The author of this book was a professor of mine when I was in college. I remember him as a breath of fresh air as he wasn't afraid to challenge conventional historical thinking. That's what a historian is supposed to do--don't accept what the "official" view of what a historical person or event was but do the research and find out what the truth was no matter where it leads you. Most of the JFK biographies written at the time were by JFK cronies and insiders, hardly the type you'd expect to write a truthful and unbiased account. At the time I was in college, he was researching for this book so I was able to get more insite into stuff that didn't make it into the book. It might surprise many of you with negative reviews that Professor Reeves was once a Kennedy supporter. Like many Americans, he believed the "Camelot" myth. I suspect becoming a historian made him challenge the myth and accept what the facts were even if it tarnished one of his heros. No, I don't remember Professor Thomas Reeves as a "right wing nut" but a moderate who believed in letting true history speak for itself (Mr. Reeves has even written books on the true nature of McCarthyism--go check them out if you think he's biased).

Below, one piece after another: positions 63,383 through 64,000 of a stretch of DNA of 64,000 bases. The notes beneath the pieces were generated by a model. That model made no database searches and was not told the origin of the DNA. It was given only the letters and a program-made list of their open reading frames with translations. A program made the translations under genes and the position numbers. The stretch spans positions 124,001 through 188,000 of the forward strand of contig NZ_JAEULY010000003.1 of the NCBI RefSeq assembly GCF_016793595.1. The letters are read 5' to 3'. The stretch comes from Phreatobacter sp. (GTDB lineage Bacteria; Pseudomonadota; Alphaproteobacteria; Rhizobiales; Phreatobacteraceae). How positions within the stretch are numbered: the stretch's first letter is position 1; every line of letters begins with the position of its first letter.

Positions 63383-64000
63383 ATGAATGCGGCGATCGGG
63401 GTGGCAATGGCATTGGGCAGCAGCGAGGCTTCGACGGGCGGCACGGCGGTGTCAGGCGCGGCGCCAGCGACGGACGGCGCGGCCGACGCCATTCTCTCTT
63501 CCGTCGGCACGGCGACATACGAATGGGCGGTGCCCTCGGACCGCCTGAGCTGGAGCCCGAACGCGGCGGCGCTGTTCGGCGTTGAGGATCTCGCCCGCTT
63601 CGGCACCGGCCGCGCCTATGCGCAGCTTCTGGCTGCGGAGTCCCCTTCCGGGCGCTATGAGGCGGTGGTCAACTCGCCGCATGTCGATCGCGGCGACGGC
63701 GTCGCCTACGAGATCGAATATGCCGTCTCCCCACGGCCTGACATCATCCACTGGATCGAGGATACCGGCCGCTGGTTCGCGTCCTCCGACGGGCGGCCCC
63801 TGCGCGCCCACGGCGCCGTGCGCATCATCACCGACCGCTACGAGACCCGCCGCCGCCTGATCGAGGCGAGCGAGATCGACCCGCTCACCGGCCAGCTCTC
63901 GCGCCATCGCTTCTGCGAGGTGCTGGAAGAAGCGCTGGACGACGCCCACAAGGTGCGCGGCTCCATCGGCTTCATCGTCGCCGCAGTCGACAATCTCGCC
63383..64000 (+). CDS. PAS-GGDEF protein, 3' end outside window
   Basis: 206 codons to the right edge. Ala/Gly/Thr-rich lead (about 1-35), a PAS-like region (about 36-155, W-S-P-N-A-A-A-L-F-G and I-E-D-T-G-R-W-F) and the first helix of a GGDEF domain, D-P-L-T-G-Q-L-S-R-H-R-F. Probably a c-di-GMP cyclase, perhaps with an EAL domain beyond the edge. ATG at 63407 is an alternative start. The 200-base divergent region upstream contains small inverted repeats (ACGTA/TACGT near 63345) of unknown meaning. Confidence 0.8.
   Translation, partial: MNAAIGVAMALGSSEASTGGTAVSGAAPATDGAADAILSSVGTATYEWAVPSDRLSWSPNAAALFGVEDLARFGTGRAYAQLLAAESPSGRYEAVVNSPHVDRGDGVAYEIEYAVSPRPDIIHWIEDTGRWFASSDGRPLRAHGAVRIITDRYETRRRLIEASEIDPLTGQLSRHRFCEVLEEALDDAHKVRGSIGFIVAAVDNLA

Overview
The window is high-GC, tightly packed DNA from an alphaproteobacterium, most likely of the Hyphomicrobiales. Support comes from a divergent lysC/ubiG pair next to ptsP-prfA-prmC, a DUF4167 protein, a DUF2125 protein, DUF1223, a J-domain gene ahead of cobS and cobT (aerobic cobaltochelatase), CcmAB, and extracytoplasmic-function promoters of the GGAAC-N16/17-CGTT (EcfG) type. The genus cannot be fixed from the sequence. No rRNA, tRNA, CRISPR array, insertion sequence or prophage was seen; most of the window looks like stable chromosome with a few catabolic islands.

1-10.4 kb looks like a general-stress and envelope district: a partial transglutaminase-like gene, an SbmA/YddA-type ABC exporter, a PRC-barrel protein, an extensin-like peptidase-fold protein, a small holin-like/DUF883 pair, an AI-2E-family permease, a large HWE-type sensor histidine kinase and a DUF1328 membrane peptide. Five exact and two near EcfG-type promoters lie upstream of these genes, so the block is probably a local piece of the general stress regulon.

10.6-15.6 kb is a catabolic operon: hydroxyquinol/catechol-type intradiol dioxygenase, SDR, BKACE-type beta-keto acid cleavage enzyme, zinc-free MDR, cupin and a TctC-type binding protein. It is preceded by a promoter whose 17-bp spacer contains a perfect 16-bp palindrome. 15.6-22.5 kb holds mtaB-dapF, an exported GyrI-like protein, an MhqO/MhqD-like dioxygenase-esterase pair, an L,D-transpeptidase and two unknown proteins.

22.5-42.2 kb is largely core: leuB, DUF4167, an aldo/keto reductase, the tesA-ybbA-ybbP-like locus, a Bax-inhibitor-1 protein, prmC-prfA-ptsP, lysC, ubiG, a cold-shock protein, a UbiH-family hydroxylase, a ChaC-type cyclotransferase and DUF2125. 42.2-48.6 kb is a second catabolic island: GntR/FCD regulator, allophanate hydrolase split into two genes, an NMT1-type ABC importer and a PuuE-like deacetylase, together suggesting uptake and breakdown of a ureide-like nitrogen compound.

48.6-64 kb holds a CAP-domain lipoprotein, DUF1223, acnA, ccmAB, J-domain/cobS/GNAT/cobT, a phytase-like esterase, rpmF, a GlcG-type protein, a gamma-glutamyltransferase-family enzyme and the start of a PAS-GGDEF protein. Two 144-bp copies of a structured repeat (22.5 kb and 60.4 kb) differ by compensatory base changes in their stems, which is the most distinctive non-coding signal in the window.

This biography is entitled "A Question of Character" for good reason. Mr. Reeves questions how could a man so revered as the perfect President really be that "saintly?" When you learn about JFKs background, especially his dad and his upbringing, you understand that the answer to that question is no. I would say the Kennedy Presidenacy was the beginning of the modern political spin that we, sadly, still have with us today.
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18 of 24 people found the following review helpful
4.0 out of 5 stars An excellent book, August 26, 1999
By A Customer
This review is from: A Question of Character: A Life of John F. Kennedy (Paperback)
This book is riveting, and very well written. It is not a sensationalistic book per se. Rather, I would counter that anything about Kennedy's life is, at this point, sensational by definition; there will always be hordes of JFK defenders and critics. This book is intelligent and, to this reader, balanced. As a Canadian, perhaps I have a more objective, less emotional reaction to the book than readers south of the border, but we loved JFK too, and still do...to a point. After reading this tome, my general feelings of respect for the man remain largely unchanged, although one chapter in particular was very sad, quite sordid and totally believable.